In 1947, Father Hurtado founded, along with some young academics, the Chilean Trade Union Association (ASICH) as a means to «bring about an organization that makes the Church present in the professional environment.» The organization offers workers a Christian formation centered on the Church's social teaching to defend the dignity of human work, free from any ideological influence. «There are people,» Father wrote, «who wish to advance in holiness but without suffering. They have not understood what it is to grow. They want to develop themselves by chant, by study, by pleasure, but not by hunger, by anguish, by failure, by the hard work of each day, nor by accepting the powerlessness that teaches us to rely on God's power, nor by letting go of our own plans, which enables us to recognize those of God. Suffering is beneficial because it shows me my limits, purifies me, makes me stretch out on Christ's cross, forces me to turn to God.» In doing this work, Father went to the United States and to Europe, participating in, among other events, the 34th Week on Social Justice in Paris, and in the Jesuits' International Week in Versailles. In Lyon, he took part in a congress of moral theologians on Church-State relations. His opinion of the social Catholic movement in France was positive, but included certain reservations, especially on the proposals he heard at the congress in Lyon. There he observed «an excessive desire for renewal and a certain tendency to forget the real values of the Church, the traditional vision.» This tendency results in the Church being left «without authentically Christian leaders, but only with social mystics, not social-Christian ones.» Nevertheless, he observed that there was a «great desire to serve the Church and a very real devotion.» During a pilgrimage to Rome in October of the same year, he received the encouragement of the Superior General of the Jesuits as well as of Pope Pius XII.

Like a rock battered by the waves

When he returned to Chile, Father Hurtado firmly rooted the work of ASICH in the foundation of Christ and the Church. In 1948, he gave some talks that were very well received, sometimes drawing up to four thousand people, and that were rebroadcast on the radio. Nevertheless, he was the object of misunderstanding and unjustified criticism. He had written, «If someone begins to live for God, in self-denial and love for others, all possible difficulties will come knocking at his door.» He noted, «I am often like a rock that is battered on all sides by the towering waves. There is no way out but up. For an hour, for a day, I let the waves break against the rock; I do not look toward the horizon, I lift my eyes to God. O blessed active life, entirely consecrated to my God, entirely given to neighbor. Its radicalness itself forces me to turn to God to find myself! He is the only possible way out of my worries, my only refuge.»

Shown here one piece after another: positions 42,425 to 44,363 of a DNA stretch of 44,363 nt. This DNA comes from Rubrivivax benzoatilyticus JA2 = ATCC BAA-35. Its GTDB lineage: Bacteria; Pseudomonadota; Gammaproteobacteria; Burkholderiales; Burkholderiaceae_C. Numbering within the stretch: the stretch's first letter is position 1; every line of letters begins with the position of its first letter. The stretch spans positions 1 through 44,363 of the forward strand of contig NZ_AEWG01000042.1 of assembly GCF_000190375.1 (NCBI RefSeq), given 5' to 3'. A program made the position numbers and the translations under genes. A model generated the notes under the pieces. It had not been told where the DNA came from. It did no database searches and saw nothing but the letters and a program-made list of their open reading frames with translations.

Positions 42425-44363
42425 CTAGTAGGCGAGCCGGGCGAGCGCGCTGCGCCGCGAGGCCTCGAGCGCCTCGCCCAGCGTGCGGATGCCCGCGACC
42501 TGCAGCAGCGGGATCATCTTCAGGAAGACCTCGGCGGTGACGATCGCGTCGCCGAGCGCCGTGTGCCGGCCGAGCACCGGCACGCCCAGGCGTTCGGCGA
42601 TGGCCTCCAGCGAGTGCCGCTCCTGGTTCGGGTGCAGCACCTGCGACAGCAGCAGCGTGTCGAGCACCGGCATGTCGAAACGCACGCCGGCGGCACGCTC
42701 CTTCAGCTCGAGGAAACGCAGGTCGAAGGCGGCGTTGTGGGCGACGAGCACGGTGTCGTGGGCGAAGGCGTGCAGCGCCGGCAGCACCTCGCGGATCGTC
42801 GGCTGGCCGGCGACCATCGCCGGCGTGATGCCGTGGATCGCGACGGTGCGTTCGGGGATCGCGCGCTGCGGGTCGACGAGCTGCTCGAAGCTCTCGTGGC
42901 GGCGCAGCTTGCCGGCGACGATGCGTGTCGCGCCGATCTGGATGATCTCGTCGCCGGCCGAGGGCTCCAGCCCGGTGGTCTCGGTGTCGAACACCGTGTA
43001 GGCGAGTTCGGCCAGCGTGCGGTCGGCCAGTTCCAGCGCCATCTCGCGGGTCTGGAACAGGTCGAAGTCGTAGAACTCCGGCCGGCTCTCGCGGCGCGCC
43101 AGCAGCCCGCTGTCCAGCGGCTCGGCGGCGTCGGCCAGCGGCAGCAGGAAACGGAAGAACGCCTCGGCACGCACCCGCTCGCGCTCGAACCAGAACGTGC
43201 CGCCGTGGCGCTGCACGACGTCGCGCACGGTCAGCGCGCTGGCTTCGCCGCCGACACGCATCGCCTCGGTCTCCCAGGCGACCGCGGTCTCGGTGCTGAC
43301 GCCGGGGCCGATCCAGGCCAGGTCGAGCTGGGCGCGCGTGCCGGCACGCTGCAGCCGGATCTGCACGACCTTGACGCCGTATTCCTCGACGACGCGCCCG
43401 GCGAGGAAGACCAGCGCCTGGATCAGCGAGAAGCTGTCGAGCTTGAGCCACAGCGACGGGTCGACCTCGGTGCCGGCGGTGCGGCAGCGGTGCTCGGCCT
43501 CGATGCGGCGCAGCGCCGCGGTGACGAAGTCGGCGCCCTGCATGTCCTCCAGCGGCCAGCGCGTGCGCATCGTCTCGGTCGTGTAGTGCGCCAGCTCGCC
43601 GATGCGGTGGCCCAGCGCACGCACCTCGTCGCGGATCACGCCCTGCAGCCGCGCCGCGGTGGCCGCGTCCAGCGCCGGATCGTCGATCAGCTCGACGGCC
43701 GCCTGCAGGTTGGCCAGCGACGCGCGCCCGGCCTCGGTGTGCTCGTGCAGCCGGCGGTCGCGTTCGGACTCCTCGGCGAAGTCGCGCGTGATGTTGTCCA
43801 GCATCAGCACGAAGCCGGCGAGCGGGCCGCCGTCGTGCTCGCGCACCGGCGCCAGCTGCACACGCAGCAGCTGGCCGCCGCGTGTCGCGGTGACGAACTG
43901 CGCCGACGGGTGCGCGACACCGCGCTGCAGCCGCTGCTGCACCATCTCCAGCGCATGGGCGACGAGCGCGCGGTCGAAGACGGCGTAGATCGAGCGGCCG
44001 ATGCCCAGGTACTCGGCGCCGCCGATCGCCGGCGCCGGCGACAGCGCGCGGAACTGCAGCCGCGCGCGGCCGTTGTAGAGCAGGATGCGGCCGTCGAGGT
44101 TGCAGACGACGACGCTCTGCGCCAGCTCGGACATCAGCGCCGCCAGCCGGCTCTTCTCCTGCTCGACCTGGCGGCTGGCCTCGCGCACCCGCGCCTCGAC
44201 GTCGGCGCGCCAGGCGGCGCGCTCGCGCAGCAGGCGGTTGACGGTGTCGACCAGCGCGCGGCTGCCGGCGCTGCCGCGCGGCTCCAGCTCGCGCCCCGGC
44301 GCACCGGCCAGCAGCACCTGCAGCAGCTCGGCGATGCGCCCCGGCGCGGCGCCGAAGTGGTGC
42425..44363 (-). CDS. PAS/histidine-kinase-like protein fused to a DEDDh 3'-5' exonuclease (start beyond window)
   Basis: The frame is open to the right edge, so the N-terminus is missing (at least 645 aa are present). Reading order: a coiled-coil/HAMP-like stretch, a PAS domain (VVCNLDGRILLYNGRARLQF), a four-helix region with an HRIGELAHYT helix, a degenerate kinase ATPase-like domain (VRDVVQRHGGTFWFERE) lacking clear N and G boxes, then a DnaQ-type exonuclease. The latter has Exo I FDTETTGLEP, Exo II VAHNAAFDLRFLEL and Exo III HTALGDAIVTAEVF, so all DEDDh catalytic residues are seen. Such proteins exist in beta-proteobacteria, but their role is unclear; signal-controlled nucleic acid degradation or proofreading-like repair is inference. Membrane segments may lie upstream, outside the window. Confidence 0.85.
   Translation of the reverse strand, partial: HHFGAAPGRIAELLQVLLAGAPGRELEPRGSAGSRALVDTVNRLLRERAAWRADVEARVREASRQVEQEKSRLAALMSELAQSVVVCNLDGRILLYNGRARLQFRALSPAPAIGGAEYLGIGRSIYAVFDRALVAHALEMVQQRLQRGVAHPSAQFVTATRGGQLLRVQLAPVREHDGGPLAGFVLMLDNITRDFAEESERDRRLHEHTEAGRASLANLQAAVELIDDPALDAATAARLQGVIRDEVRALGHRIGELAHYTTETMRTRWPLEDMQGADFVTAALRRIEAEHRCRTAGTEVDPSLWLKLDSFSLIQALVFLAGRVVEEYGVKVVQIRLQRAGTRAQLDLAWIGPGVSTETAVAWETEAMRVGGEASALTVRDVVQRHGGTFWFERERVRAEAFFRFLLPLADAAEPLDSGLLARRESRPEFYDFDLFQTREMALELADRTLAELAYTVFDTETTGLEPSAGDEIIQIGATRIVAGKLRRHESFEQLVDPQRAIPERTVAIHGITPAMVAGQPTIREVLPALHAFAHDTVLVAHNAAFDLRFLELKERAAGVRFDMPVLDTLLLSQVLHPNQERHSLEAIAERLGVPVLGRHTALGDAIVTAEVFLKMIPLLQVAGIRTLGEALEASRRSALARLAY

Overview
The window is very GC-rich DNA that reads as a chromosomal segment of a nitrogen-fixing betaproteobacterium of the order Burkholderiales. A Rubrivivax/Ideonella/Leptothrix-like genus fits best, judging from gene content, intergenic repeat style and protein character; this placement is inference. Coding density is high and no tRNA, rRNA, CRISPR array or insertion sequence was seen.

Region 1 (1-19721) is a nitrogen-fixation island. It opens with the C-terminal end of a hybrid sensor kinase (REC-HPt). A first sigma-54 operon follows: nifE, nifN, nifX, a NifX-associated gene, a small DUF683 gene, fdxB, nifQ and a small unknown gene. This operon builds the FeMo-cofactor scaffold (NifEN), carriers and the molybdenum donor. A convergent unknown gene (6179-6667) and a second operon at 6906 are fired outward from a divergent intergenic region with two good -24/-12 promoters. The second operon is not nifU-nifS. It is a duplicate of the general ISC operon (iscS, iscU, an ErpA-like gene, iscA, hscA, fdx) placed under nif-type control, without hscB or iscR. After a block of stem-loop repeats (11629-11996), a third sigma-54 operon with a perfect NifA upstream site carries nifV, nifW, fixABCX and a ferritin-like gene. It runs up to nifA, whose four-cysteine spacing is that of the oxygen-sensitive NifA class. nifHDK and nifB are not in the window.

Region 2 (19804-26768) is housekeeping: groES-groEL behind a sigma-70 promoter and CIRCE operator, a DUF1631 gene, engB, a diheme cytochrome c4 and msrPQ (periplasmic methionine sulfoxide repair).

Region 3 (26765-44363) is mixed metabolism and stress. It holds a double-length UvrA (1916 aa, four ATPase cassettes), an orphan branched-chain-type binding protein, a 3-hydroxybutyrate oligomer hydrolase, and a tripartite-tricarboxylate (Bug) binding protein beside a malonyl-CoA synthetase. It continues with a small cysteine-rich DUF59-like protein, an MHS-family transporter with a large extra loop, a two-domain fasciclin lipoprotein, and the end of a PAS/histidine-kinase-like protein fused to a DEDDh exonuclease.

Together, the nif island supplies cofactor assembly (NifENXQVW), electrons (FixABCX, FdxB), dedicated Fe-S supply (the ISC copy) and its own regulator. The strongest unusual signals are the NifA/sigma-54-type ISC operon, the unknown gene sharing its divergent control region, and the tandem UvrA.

But Father Hurtado, who was a saint, kept his feet on the ground. He knew that man, even in the service of God, must conserve his energy. «One must not exaggerate and squander one's strength in an excess of conquering force. The generous man tends to move forward too fast: he wants to restore the good and destroy injustice, but there is an inertia in both men and things that he must take into account. Mystically, it is a matter of walking in step with God, of fitting exactly into the plan of God. All effort to move faster than God is useless, and even worse, harmful. Activity is replaced by activism which goes to the head like champagne, aspires to unreachable goals and leaves no time for contemplation; a man is no longer master of his life.... The danger of excessive action is compensation. An exhausted man easily seeks it. This is all the more dangerous when one has, to some extent, lost self-control. The body is tired, the nerves are agitated, the will vacillating. The greatest stupidities are possible in these moments. One simply has to slow down, find one's calm again among truly good friends, recite one's Rosary mechanically and fall asleep sweetly in the Lord.»